Up until her grandmother died, Hanne had never seen her grandfather cry. Holding the hand of her father at her grandmother’s funeral and watching her grandfather cry, she thought that she never wanted to see it again in her life, and she never did.

From that day on, her grandfather seemed to have left behind his sorrow and focused his full attention on raising Hanne. He took her around the country so that she could see what it was like and what the people were like. Then he took her around Europe, then the world, and all the time, he taught her too, about magic, about history, about everything. And it seemed to Hanne that he knew everything there was to know in the world.

A week before Hanne turned eleven, she received a letter by owl post in which it was explained that she had been accepted to Hogwarts. She didn’t want to go.

She didn’t want to leave her grandpa, or even Neville Chamberlain – and why should she, when her grandfather could probably teach her everything there was to know about magic like he taught her about everything else in the world?

Then her grandfather explained that she had to go to school, so that she could meet and interact with other kids her age, that she would like it, that she would still be spending holidays and summers with him, and Hanne understood that this was not an issue in which she could have her way.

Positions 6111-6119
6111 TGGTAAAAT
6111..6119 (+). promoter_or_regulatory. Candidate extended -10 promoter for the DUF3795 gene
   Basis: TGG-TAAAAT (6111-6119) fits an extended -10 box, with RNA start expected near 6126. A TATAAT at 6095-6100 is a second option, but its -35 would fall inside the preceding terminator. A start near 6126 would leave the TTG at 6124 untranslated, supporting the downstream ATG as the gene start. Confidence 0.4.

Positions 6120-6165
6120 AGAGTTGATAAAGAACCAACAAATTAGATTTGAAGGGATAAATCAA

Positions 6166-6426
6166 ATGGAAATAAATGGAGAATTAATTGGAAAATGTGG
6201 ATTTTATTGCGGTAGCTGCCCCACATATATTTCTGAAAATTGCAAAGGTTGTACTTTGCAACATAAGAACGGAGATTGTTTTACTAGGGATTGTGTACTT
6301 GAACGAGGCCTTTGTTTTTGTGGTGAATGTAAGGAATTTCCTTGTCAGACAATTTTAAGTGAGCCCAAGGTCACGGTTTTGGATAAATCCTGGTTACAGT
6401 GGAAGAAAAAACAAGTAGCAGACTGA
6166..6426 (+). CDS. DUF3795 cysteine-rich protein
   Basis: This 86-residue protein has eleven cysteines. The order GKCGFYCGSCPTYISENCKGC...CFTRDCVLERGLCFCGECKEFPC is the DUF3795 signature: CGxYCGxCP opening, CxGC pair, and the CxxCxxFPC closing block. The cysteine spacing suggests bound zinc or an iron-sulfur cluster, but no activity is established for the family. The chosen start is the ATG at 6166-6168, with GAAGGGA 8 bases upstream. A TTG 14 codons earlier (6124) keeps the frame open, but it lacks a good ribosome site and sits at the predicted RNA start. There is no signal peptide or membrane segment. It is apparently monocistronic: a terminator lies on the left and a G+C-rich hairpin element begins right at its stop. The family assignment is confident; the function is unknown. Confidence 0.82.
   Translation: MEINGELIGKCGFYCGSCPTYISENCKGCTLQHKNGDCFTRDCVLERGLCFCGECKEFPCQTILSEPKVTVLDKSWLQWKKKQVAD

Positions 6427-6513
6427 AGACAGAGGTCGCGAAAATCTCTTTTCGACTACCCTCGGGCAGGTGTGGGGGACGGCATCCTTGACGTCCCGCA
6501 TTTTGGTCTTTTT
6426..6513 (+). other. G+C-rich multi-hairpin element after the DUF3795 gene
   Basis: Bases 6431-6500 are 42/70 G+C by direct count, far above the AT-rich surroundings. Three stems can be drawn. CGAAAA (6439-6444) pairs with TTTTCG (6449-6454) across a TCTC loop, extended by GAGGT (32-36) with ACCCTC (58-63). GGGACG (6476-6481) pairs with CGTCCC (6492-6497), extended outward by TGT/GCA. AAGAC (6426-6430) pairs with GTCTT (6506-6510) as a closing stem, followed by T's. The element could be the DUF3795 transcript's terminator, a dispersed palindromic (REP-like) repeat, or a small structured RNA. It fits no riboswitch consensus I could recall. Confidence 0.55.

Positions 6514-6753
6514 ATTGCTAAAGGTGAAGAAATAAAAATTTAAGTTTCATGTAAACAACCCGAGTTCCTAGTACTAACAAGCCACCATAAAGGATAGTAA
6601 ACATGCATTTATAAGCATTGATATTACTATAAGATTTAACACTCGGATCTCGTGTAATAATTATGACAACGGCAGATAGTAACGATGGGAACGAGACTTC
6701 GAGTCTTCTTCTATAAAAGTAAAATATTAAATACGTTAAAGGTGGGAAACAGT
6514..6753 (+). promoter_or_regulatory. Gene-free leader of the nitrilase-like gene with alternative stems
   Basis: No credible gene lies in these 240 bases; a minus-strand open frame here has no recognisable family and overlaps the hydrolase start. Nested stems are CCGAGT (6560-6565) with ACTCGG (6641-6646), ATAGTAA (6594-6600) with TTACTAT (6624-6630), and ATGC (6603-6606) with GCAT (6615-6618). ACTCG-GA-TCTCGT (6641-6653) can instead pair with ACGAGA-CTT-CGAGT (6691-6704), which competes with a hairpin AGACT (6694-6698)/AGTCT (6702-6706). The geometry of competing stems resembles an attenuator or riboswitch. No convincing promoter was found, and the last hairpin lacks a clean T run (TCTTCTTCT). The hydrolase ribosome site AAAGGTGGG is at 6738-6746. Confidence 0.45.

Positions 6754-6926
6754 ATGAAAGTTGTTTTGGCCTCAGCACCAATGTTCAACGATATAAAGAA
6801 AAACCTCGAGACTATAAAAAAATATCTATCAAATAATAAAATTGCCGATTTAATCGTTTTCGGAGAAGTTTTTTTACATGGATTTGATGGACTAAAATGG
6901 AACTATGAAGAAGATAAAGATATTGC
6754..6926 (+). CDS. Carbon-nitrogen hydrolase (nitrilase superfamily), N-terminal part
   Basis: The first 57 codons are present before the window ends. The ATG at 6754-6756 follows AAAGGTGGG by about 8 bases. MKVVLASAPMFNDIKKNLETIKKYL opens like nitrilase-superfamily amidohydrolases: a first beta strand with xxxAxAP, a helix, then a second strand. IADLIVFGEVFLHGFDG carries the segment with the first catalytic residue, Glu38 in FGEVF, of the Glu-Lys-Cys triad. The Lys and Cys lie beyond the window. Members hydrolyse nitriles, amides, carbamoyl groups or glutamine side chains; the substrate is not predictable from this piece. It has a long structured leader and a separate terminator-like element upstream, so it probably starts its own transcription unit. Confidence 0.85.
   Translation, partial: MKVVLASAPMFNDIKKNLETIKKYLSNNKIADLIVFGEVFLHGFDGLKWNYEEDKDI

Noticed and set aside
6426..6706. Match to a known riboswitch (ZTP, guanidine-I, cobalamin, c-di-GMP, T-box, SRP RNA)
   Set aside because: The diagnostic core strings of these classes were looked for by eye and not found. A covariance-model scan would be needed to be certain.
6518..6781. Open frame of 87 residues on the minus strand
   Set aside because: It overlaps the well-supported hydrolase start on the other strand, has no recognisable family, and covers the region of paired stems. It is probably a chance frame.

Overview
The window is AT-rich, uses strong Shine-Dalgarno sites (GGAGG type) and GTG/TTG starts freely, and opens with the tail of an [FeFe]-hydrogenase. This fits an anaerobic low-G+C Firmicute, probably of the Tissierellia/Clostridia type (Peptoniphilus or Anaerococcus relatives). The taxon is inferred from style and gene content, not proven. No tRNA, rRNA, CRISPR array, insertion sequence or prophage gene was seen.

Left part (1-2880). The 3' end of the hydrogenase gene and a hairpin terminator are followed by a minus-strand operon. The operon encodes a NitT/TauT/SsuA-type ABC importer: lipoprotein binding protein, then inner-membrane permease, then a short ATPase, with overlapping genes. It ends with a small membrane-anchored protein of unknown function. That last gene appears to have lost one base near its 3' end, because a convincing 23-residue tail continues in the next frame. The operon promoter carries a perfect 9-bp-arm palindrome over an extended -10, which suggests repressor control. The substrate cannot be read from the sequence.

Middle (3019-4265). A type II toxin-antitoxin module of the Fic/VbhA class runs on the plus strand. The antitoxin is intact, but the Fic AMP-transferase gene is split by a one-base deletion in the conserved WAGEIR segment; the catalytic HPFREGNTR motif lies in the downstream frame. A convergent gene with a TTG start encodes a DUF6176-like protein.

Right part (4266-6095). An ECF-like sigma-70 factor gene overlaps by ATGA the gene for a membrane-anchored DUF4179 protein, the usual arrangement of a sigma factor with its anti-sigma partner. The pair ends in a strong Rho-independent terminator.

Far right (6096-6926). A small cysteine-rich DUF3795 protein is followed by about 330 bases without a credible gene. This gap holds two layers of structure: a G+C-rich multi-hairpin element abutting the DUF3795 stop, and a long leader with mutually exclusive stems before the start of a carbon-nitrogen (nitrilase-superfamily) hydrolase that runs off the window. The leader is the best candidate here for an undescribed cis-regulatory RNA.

She didn’t want to take Neville Chamberlain, not because she was afraid the other kids would poke fun at her, but because she thought that her grandpa would be so lonely if the both left, but he insisted, so both Hanne and Neville Chamberlain sulked the entire way to Platform 9¾.

She only relented at the last moment when she broke down and cried and said she was sorry for being such a brat but she really didn’t want to leave him. He laughed at her, told her that she had been a brat but he loved her anyways and he’d see her at Christmas and not to feed Neville Chamberlain too much and that he’d write to her and that she’d better make a lot of friends.

Then when the train began moving and took the sight of her grandpa away from her, bitterness found her again. She wiped her eyes and the frown came back to keep her company.

When she wandered into a new car of the train in search of an empty compartment in which to sit (too shy to approach anyone), she found herself staring a boy on the opposite end of the corridor. For being a boy, he looked wild and feral and dangerous.